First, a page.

More than that, Harris v. Quinn jeopardizes the ability of senior citizens and people with disabilities to live independently at home. Weakening our home care workforce will result in more folks being forced to live in institutions.
I have been a Personal Assistant for four years now, caring for people with disabilities in my Springfield, Illinois community. Seventeen years ago, my husband fell ill and that was my first experience as a caregiver. I fell in love with the work then and with each new consumer I work with, that love only continues to grow.
This line of work often involves more than an exchange of services; you build a relationship with the people you care for and share in the joy of their independence through the work that you do. My consumers get to stay in our community, living safely and independently where they want to be, and that makes me very proud to be a home care provider.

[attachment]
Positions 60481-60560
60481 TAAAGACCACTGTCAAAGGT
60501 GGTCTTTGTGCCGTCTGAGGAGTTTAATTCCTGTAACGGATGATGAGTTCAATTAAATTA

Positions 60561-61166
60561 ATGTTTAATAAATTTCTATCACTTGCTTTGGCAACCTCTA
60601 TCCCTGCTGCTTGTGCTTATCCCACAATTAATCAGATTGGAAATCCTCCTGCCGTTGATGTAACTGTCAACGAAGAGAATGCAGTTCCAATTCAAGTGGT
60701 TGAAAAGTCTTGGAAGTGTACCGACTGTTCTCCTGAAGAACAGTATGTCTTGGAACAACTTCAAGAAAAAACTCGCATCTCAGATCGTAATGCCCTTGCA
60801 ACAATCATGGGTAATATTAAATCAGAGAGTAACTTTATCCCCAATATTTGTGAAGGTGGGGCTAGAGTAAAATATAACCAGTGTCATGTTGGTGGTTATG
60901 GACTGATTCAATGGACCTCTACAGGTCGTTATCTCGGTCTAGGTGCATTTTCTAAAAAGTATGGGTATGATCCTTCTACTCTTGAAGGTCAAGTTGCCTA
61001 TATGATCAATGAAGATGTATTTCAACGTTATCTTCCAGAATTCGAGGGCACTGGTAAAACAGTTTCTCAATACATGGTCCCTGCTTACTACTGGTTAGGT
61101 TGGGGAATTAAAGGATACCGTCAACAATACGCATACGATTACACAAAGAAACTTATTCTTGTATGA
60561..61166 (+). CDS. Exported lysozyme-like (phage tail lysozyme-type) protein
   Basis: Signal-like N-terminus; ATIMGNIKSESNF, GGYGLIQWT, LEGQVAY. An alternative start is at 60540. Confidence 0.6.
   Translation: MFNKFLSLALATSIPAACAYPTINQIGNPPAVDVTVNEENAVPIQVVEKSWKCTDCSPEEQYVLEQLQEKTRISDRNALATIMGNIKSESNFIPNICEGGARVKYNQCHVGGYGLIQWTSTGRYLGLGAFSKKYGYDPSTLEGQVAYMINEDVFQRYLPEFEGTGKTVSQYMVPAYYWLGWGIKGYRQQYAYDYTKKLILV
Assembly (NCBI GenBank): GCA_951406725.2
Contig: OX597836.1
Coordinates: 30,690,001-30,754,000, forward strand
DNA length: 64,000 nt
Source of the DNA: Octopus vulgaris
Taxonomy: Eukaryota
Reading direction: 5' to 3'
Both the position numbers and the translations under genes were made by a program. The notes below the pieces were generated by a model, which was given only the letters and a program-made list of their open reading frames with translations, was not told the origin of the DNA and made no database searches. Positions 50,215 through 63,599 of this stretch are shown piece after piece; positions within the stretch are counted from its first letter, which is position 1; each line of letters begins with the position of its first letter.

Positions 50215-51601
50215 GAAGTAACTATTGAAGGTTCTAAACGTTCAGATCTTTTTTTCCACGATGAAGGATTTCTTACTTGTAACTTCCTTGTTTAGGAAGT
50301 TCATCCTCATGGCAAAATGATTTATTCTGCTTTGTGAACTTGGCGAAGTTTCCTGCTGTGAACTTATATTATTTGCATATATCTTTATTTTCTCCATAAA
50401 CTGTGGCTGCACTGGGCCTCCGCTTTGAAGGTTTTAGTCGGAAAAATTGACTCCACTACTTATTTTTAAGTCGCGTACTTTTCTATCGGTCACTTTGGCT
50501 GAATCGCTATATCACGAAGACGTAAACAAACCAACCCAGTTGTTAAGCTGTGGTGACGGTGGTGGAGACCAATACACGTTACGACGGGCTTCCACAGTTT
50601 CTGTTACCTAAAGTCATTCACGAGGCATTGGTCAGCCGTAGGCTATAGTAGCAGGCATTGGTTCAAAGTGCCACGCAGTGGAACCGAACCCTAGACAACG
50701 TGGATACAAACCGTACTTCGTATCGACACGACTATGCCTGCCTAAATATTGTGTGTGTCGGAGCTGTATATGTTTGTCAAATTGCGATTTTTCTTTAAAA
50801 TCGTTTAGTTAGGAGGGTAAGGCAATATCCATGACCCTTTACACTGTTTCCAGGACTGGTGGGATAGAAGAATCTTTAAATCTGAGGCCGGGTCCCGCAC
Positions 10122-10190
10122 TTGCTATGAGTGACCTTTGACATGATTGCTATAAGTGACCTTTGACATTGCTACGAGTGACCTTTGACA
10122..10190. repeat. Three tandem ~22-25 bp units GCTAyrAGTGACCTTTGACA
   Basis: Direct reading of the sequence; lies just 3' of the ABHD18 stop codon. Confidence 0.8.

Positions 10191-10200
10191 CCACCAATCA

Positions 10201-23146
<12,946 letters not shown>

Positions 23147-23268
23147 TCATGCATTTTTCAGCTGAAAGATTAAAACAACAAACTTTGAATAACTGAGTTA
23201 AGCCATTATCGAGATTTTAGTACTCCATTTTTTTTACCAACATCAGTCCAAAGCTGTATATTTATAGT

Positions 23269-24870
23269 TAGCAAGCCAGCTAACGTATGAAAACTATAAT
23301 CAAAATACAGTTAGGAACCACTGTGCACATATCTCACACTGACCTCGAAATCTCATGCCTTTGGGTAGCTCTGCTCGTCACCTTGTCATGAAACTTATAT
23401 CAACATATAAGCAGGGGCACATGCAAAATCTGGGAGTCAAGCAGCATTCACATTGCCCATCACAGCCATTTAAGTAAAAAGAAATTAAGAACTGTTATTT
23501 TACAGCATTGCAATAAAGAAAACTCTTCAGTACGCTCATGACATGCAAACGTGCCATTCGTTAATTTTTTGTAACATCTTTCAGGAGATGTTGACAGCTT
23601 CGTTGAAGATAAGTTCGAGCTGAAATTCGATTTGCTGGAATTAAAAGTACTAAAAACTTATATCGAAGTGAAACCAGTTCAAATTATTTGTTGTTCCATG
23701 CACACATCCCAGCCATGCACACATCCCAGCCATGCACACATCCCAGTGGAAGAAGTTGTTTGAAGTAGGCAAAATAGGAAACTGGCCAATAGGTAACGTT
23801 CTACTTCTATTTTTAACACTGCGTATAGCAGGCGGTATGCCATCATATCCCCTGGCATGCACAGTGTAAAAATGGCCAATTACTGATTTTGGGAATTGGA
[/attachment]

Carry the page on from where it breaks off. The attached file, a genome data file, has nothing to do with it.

Providing home care can be difficult at times. I constantly worry about how I'll cover my own bills each month because I don't get many hours. Sometimes I work without pay because my husband John needs the extra help.
Over the years, home care workers just like me in Illinois and many other states have come together and formed unions. Together, with other home care workers, we were able to improve our working conditions and the quality of care for our clients. Advancements like higher wages, benefits, paid time off and job safety training have allowed us to make home care jobs good jobs.
As more people see home care work as a way to provide for their own families while also making a difference in the lives of other families, turnover goes down and the quality of care for our clients goes up.
My coworkers, other healthcare providers, senior citizens and people with disabilities, and the entire community are concerned that an adverse ruling in Harris v. Quinn would jeopardize continued improvement for our home care system and move us backwards.